Carter reappears in Daredevil vol. 2, #58 (May 2004), takes care of the seriously injured hero following his defeat by the Yakuza.[8][9][10] Having been rescued by a superhero and wanting to pay the superhuman community back by ministering to heroes' health, often pro bono, she becomes a character that superheroes—including Luke Cage and Iron Fist—seek out for off the record medical care.[9][10][11][12][13] During the superhero "Civil War" over government registration, the Night Nurse takes Captain America's side against the registration act, and joins his resistance group. Though she is difficult to recognize in Civil War #2 (August 2006), editor Tom Brevoort stated that it was Carter welcoming the superhero team the Young Avengers at the new headquarters.[14] Carter teams with Doctor Strange in the five-issue miniseries Doctor Strange: The Oath (December 2006-April 2007),[15][16] By the end, Carter and Strange enter into a relationship, which later ends.[17]

Carter is severely wounded after being abducted and tortured by the shapeshifting alien Skrulls during the Skrull Invasion. After a subsequent imprisonment by the newly formed H.A.M.M.E.R., she forms a bond with the ninja assassin Elektra.[18]

Georgia Jenkins[edit]

Georgia Jenkins is an African-American nurse who comes from an inner city neighborhood, blocks away from Metro General Hospital. On her days off from work, she provides free medical care to the people on her old block. She discovers that her older brother Ben was conned into nearly blowing up the hospital generator.[7] Even though Ben has a change of heart and is shot while trying to protect the nurses, Georgia finds out in issue #3 that Ben has been sentenced to 10-to-20 years in prison. She angrily compares the harshness of his sentence with the fact that powerful mob criminals walk around free.

Christine Palmer[edit]

Christine Palmer leaves her home in "an exclusive Midwestern suburb" against her father's wishes, intending to "make a new life without her father's money".[7] In issue #2, her father comes to New York to try to convince her to return to her life as a debutante, threatening "if you don't come home by Thanksgiving, then don't come home at all!" Though she considers his offer, she elects to stay in New York and becomes a surgical nurse for Dr. William Sutton. When Dr. Sutton's career ends in disaster, she leaves New York City and her friends behind, and travels the country, finding a job as a private nurse for a paraplegic at a spooky mansion. However, this particular position is short-lived. Palmer ends up returning to Metropolitan General Hospital, where she first encounters Storm and Nightcrawler of the X-Men. It is revealed in the Nightcrawler series that her mother lives in Tucson, Arizona.

In other media[edit]


  1. ^ "Night Nurse". Don Markstein's Toonopedia. Archived from the original on April 13, 2012. Retrieved July 20, 2016. 
  2. ^ Alter Ego #70 (July 1970): Roy Thomas interview, pp. 49-50
  3. ^ Weiss, Brett (October 2010). "Spidey Super Stories". Back Issue!. TwoMorrows Publishing (44): 25. 
  4. ^ Richards, Dave. "The Winding Way Back: Sacasa Talks "Nightcrawler"". Comic Book Resources. Retrieved 2006-09-01. 
  5. ^ "The Cherry Ames Page: Linda Carter, Student Nurse". Retrieved 2006-09-02. 
  6. ^ The Unofficial Handbook of Marvel Comics Creators: Linda Carter, Student Nurse (1961-1963)
  7. ^ a b c Night Nurse #1
  8. ^ Daredevil v2, 58 (May 2004)
  9. ^ a b Grubbs, Jefferson (April 10, 2014). "Daredevil Nurse Claire Temple Is From The Comics, But She's Not From The Matt Murdoch Chronicles". Bustle. Retrieved January 11, 2016.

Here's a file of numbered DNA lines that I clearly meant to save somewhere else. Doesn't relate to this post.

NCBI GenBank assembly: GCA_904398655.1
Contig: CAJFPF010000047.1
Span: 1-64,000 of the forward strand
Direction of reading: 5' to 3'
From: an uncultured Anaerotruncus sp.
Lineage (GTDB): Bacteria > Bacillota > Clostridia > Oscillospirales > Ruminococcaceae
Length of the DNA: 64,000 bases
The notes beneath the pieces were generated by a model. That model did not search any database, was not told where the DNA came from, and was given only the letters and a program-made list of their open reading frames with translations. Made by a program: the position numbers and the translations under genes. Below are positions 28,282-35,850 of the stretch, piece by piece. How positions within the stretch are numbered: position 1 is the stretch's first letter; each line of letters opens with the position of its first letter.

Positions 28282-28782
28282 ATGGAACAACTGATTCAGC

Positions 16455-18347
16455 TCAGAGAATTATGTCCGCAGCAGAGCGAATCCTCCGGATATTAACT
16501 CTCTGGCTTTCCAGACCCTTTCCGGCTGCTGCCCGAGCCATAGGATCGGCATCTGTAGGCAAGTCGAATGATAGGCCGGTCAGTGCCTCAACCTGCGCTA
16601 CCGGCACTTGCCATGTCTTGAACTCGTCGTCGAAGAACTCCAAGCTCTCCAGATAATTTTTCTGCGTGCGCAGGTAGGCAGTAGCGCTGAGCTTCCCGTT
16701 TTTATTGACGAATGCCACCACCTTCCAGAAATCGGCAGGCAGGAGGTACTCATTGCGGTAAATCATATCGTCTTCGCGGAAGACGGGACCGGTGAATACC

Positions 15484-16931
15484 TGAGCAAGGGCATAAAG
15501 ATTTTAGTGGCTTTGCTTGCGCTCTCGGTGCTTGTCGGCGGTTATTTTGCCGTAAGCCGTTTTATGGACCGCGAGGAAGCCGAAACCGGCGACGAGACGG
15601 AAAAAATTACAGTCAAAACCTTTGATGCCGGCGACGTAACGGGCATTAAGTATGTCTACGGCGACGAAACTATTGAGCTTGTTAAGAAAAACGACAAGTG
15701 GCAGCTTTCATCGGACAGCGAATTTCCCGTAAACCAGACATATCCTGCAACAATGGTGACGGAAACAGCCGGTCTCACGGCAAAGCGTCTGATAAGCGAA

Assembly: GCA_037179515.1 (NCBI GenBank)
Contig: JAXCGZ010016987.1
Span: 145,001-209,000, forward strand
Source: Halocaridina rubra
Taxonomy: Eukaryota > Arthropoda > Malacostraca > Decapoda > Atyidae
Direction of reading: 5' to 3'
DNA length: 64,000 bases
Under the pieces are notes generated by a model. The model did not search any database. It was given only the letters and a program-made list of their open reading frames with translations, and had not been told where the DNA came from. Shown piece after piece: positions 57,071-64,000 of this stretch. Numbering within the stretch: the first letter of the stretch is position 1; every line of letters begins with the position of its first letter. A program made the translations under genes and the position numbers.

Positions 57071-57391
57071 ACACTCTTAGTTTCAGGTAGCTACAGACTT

10. ^ a b c d Goldman, Eric (July 29, 2015). "Daredevil Showrunner On The One Thing Marvel Made Him Change Due To Movie Plans". IGN. Archived from the original on December 11, 2015. Retrieved July 29, 2015. 
  11. ^ The Pulse 9 (July 2005)
  12. ^ Doctor Strange: The Oath 1 (December 2006)
  13. ^ The Amazing Spider-Man 656 (March 2011)
  14. ^ "Hellion for Hire #2: A Tale of Two Cities" Archived July 2, 2006, at the Wayback Machine.,] (dead link)
  15. ^ Richards, Dave. "Strange Medicine: Vaughan Talks 'Dr. Strange: The Oath'",, August 14, 2006
  16. ^ The Unofficial Handbook of Marvel Comics Creators: Doctor Strange: The Oath (2006-2007)
  17. ^ The New Avengers #57 (Nov. 2009)
  18. ^ Dark Reign: Elektra #1-5
  19. ^ Dockterman, Eliana (April 8, 2015). "Rosario Dawson on Being a Hero, Not a Love Interest, in Netflix's Daredevil". Time. Archived from the original on July 2, 2015. Retrieved January 8, 2016. 
  20. ^ Cecchini, Mike (November 14, 2015). "Daredevil Netflix Series: Marvel Universe Easter Eggs and Comic References Guide". Den of Geek. Retrieved January 11, 2016. 
  21. ^ Huver, Scott (April 9, 2015). "Dawson Says 'Marvel's Doing Something Fun' with Daredevil's Claire Temple". Comic Book Resources. Retrieved January 11, 2016. 
  22. ^ Goldman, Eric (July 29, 2015). "Daredevil Showrunner On The One Thing Marvel Made Him Change Due To Movie Plans". IGN. Archived from the original on July 29, 2015. Retrieved July 29, 2015. 
  23. ^ Boone, John (July 30, 2015). "Jessica Jones Showrunner Teases a Super Suit for Krysten Ritter, Confirms Daredevil Crossover". Entertainment Tonight. Archived from the original on July 31, 2015. Retrieved July 31, 2015. 
  24. ^ Dornbush, Jonathon (September 2, 2015). "Theo Rossi joins Luke Cage cast, Rosario Dawson will appear as Claire Temple". Entertainment Weekly. Retrieved January 10, 2016. 
  25. ^ "Netflix Original Series Marvel's Luke Cage Adds to the Cast". September 16, 2015. Retrieved January 10, 2015. 
  26. ^ Damore, Meagan (October 8, 2016). "NYCC: Iron Fist Cast Makes First-Ever Live Appearance". Comic Book Resources. Archived from the original on October 9, 2016. Retrieved October 9, 2016. 
  27. ^ Sneider, Jeff; Ge, Linda (September 14, 2015). "Rachel McAdams to Star in Marvel's 'Doctor Strange'". The Wrap. Archived from the original on September 14, 2015. Retrieved September 14, 2015. 
  28. ^ Collis, Clark (December 28, 2015). "Find out who Rachel McAdams plays in Doctor Strange". Entertainment Weekly. Archived from the original on December 28, 2015. Retrieved December 28, 2015. 
  29. ^ Kaufman, Amy (July 24, 2015). "Rachel McAdams does fame her way". Los Angeles Times. Archived from the original on July 25, 2015. Retrieved July 25, 2015. 

External links[edit]